B004: Smart Contract Centralization

In the blockchain space, the term “decentralization” has been hashed over again and again leading to it deviating from its true meaning as well as purpose. We will showcase certain paradigms we have seen commonly applied in projects that surrender an unwarranted amount of control to the project’s original deployer and how to avoid them.

Contract Ownership

A contract’s ownership can be expressed in multiple ways, be it via using a standard implementation such as Ownable by OpenZeppelin, a more elaborate scheme such as AccessControl again by OZ or even coding one’s own implementation from scratch.

Example of “Bad” Contract Ownership
Compound: Example Implementation of Healthy Ownership Management

Blind Trust

Smart contracts are immutable pieces of code that execute in a deterministic manner regardless of their hardware & environment. As such, it is entirely possible to strictly dictate the expected logic paths the code is meant to execute and prohibit otherwise “unwanted” execution paths from occurring.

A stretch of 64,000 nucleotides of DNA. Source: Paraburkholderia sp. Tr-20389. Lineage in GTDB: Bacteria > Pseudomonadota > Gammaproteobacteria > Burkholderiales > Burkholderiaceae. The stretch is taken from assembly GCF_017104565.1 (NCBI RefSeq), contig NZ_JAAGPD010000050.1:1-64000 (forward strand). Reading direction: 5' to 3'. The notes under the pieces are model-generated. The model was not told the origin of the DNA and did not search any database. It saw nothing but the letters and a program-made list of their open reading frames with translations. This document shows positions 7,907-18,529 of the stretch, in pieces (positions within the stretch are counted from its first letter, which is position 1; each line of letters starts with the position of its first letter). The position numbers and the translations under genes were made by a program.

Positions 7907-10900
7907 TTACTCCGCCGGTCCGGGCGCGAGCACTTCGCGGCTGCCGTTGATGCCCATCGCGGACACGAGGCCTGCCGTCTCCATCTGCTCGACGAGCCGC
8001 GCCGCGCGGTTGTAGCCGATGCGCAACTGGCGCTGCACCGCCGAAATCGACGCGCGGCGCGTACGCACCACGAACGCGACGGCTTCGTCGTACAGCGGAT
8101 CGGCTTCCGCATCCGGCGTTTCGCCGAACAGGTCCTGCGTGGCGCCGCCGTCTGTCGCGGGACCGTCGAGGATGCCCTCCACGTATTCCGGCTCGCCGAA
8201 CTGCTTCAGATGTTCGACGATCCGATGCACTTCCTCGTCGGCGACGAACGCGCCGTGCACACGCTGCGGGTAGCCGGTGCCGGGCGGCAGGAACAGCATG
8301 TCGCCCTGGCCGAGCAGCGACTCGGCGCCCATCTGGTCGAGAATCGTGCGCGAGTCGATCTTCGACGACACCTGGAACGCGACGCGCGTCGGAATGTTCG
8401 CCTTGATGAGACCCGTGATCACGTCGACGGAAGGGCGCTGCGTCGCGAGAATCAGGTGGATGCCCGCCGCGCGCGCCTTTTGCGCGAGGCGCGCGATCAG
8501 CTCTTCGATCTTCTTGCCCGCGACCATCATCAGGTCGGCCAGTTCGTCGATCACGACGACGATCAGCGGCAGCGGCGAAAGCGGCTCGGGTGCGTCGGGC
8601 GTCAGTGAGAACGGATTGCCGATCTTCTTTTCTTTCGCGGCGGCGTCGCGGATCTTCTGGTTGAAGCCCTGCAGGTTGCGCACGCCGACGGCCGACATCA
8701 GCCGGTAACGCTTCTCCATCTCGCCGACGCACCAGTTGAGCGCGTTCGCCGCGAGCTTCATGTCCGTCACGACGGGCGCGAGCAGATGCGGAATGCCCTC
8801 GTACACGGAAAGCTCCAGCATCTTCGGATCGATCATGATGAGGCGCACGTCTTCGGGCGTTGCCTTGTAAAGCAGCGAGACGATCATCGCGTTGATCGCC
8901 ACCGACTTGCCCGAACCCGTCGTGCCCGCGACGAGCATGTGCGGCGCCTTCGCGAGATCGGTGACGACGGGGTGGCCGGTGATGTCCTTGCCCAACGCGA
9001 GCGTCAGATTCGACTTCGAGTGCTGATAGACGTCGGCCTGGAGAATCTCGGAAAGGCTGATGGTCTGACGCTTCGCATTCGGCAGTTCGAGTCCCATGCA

Example of Blind Trust
Example of Good Faith

Fund Centralization

This is a relatively self-explanatory issue that can be observed in both recent as well as historical projects. Minting the total supply of a token directly to the contract’s deployer used to be an accepted pattern but over time it has progressed into a tool for rug-pulls to quickly dump and destroy their token’s value for a quick profit.

Example Snippet of a Fully Centralized Token

Conclusion

Decentralization is a fluid term that can vary in degree depending on the actual needs of a project, however, it is easy to discern which projects do not boast this trait even to the slightest degree. Every potential investor and user of a project should perform their own due diligence in the decentralization of it as it is a safe indicator of both its health and maturity.

A Solidity security auditor keen to share his knowledge.